6 Tips for Building the Ultimate, HEALTHY Salad

Let’s talk salad, shall we? I could talk about salads all day, everyday, that’s how much I love them. Because they’re nutrient-dense, filling, and flavorful, you can eat tons (if you make them right), and have so many options. It makes them the perfect meal. You can literally always switch-up ingredients in the salads you make and never repeat the same one.

Salad can go one of two ways, though. They can be a calorie-filled, fat-laden mixture of creamy dressing and tons of bacon that has a calorie count equal to deep-dish pizza, OR a six-inch salad plate holding eight pieces of iceberg lettuce, three cherry tomatoes, and a couple slices of cucumber that would lead anyone to dive face-first into that pizza.

So, my approach here is different—it’s the best of both worlds. Salad can satisfy your hunger, be healthy, and taste amazing if you do it right; I’m talking large mixing bowls filled with protein, carbs, AND fat that will leave you dreaming up your next concoction.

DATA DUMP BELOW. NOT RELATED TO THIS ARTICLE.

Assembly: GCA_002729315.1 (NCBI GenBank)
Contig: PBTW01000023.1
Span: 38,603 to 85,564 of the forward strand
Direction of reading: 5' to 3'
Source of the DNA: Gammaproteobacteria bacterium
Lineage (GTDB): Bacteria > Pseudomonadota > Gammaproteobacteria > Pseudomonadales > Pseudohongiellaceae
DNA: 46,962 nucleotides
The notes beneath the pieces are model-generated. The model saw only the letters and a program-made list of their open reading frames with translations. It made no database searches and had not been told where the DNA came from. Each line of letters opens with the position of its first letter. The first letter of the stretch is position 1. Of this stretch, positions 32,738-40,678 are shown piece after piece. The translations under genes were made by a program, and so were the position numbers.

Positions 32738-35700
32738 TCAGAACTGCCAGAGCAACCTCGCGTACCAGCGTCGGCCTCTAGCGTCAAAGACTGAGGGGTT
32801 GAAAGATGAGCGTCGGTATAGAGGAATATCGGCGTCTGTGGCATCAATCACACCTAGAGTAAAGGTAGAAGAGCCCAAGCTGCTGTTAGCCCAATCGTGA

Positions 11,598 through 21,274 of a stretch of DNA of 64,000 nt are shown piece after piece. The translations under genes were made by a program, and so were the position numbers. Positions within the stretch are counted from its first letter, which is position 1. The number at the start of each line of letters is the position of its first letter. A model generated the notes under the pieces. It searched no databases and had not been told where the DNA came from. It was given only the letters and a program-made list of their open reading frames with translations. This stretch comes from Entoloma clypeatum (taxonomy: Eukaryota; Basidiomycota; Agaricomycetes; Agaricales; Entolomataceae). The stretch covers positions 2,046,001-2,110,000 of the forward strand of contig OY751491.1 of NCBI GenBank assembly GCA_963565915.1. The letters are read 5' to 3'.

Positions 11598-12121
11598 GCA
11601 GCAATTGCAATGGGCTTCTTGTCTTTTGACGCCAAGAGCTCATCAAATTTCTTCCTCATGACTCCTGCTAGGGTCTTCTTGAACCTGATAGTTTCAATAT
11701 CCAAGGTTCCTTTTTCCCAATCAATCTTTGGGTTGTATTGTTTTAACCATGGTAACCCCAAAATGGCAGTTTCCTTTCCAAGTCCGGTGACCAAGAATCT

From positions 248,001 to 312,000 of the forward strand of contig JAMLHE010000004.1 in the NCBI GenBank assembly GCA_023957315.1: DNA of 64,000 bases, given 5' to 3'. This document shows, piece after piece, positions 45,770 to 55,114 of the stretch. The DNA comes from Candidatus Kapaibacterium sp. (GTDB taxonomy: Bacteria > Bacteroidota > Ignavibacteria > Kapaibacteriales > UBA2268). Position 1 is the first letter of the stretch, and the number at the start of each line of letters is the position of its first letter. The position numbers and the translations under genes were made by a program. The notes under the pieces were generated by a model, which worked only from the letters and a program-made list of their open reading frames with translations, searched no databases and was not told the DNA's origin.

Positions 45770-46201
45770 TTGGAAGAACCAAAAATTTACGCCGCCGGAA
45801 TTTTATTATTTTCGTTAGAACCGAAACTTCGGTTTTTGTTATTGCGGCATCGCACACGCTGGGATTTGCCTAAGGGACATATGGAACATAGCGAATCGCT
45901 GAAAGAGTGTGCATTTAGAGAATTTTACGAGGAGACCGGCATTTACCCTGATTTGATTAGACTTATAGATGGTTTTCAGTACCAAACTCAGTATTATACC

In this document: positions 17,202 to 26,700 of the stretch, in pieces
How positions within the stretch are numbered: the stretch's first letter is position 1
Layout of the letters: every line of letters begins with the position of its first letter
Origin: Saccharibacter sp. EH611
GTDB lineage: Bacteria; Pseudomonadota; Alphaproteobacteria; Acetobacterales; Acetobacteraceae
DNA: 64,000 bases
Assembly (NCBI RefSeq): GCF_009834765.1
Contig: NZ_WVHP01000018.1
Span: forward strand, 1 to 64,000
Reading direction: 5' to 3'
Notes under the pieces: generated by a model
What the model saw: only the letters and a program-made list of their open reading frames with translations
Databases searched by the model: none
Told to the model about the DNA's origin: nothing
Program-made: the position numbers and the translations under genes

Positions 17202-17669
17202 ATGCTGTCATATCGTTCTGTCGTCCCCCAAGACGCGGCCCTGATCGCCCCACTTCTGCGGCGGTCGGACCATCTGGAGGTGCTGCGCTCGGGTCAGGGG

I consider several components when I’m building my salads. I’ll share them with you here to get your own wheels turning. You can incorporate salad-heaven into your own daily meals for low-impact to your macros and high-impact to your nutrition and taste buds.

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My Recipe for A Healthy Salad

1. Greens

Let’s start with what makes a salad a salad—greens! I love a variety of greens. It really makes a difference to me in taste and texture of my salads. So I usually keep a couple different types on-hand. You really can’t go wrong here; use whatever you enjoy.

Think variety—they all have different tastes and crunch: